Microsoft Windows 8 Explored at BUILD
Steven Sinofsky holds a first generation Lenovo netbook with an Atom CPU and 1GB of RAM running Win 8
One thing classic users will have to get used to from here on out is that Microsoft's focus is on Metro UI. The classic UI environment exists--Microsoft showed Photoshop running seamlessly--but it's not the future of the operating system. We'll offer more details on classic mode and on the interaction between the two UIs as they become available.
Design Principles, Shared Performance
Windows 8 emphasizes a true "chromeless" full screen mode in which all title and menu bars are hidden until accessed by swipe or mouse gesture. The OS's various applications are able to take advantage of each other without the sort of vendor-specific linkages that caused so much trouble for Microsoft ten years ago. Windows 8 is also designed to offer the same experience across both tablets and desktops. Microsoft may still offer a 'Tablet Edition' SKU, but there's no core feature difference between Windows 8 for ARM and X86 tablets vs. Windows 8 for high-end desktops and notebooks.
The second and fourth bullet points are the critically important ones and signal the greatest shift in Microsoft's thinking. Windows 8 is designed to be "used while carrying," and while it's too early to say if the company perfectly nailed the paradigm shift, it's a clear departure from previous mobile operating systems.
Ironically, the touch-enabled version of Windows 7 is the most likely to require the user to remain motionless thanks to the difficulty of navigating a mouse-driven interface by finger. Not so with Windows 8.
The last point is something we'll explore in more detail later in this article. Applications in Windows 8 are linked through the use of what Microsoft calls "contracts" and designed to share information and allow for seamless interaction between message services, social networks, and cloud storage. A number of the company's demos highlight the idea that the end user doesn't necessarily care--or need to care--whether an image is stored locally, on Windows Live SkyDrive, or on Facebook. The important thing is that the image is readily available when the user goes looking for it. Finally, there's the question of performance. Microsoft claims that Windows 8 delivers "fundamental performance gains" and offers the following comparison:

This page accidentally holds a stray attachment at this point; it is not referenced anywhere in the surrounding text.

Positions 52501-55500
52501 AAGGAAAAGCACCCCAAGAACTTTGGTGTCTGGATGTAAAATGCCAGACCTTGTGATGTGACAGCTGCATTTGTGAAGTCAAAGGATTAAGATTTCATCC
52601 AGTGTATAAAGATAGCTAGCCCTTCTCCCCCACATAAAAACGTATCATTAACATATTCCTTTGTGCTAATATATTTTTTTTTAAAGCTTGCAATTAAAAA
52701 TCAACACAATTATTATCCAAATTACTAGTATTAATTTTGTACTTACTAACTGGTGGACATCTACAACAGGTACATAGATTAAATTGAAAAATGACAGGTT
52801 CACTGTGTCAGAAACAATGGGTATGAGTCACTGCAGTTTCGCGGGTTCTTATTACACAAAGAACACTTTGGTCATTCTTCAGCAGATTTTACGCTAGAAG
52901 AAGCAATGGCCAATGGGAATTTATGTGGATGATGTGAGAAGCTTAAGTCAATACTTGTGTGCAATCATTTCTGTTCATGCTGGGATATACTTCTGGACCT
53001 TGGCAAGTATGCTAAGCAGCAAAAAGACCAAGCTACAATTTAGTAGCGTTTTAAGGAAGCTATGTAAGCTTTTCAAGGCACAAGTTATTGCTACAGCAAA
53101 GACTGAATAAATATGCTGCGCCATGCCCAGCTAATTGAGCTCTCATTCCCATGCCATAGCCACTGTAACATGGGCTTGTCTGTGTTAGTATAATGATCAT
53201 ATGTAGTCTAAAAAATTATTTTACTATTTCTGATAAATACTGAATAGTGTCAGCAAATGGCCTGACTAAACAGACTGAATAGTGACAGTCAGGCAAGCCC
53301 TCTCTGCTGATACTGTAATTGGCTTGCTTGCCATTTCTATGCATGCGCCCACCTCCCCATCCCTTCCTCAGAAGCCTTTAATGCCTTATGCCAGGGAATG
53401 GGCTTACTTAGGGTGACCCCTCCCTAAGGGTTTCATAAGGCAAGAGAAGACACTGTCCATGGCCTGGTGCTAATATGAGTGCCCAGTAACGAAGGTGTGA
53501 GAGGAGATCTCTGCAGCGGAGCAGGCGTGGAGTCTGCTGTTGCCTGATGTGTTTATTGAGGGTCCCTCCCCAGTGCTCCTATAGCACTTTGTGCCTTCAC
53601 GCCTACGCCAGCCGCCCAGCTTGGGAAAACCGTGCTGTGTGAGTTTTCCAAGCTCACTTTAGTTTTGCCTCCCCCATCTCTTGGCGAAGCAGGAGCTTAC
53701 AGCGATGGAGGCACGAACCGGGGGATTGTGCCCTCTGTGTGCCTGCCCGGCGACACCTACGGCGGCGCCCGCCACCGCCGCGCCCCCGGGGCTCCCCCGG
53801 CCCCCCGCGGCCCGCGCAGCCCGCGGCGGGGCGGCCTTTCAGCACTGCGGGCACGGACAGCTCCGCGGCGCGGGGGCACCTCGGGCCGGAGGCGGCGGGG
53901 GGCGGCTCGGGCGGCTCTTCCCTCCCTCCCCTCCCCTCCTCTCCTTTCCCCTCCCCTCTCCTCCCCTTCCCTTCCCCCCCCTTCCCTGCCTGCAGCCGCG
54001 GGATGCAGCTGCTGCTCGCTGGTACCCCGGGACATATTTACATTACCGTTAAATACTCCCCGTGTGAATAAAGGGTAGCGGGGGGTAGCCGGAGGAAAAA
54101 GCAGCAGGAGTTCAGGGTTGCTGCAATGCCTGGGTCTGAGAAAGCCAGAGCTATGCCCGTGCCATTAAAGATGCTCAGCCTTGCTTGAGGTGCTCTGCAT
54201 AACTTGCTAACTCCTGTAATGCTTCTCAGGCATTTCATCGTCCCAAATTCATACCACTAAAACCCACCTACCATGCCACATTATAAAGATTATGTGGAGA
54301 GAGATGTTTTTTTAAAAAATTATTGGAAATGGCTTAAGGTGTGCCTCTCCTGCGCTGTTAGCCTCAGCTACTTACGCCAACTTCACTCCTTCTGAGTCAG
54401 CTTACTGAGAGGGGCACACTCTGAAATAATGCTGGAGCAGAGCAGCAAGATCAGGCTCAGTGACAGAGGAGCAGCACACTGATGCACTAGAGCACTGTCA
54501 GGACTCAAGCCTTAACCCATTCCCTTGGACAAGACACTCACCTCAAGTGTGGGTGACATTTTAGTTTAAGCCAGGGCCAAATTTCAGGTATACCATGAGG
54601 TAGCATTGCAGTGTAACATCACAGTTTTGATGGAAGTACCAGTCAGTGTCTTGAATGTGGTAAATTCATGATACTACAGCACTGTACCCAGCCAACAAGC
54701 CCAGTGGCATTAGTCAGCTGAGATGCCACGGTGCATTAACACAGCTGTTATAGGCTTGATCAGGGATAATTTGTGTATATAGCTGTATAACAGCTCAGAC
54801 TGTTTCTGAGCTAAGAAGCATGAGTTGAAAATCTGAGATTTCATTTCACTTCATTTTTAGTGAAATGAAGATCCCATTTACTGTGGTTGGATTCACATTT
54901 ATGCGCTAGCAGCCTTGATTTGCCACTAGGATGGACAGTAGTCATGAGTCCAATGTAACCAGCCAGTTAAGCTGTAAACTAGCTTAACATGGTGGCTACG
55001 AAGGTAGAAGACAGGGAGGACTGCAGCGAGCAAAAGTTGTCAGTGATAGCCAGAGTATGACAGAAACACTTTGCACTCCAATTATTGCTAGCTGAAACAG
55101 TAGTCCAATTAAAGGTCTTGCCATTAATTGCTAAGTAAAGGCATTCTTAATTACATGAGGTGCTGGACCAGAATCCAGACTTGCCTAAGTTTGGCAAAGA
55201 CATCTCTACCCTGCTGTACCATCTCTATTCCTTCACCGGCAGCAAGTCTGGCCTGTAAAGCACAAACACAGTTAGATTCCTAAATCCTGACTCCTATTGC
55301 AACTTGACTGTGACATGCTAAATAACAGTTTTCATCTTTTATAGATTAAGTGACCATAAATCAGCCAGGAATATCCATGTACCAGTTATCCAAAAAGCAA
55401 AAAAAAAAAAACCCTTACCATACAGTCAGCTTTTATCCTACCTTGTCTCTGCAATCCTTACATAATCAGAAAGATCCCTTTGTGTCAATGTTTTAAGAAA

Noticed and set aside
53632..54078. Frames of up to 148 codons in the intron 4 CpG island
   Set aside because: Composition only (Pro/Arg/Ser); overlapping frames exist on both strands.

Windows 8, with a lighter footprint than Win 7? Apparently, yes.
It's nearly impossible to verify Microsoft's numbers for Windows 7; the number of threads and total amount of available system RAM at boot will depend entirely on what applications, drivers, and third-party software has been configured to load at launch. We're assuming, for simplicity's sake, that the company's figures are based on a "typical" user profile, with all the slipperiness that implies. Clearly, we're meant to conclude that Windows 8 is a leaner, more svelte product. That may be true--but the truth is likely more complex.
There's a significant gap between both the amount of RAM and the available RAM bandwidth when comparing even modest mobile PCs and tablets. Low-end netbooks still sell with just 1-2GB of RAM, but even tablets using relatively high-end LPDDR2 rely on a 32-bit memory bus that's just half as wide as a standard 64-bit DDR2/DDR3 RAM channel.
We suspect Windows 8 will be capable of adjusting certain performance algorithms depending on what type of hardware is powering the OS. It makes sense to put the OS on a diet when dealing with devices that offer 2-3GB/s of total memory bandwidth, but there's little reason to enforce such strictures when a modern desktop offers 10-20x the bandwidth and 4-8x the storage capacity.
Update: 9/15/11 - 2:40PM - Here's a quick video quick video walk-through of the new OS on a Core i5 2520M-based notebook we had here in the test lab.
Having considered the operating system's general design and performance, let's move on to specific applications and screenshots.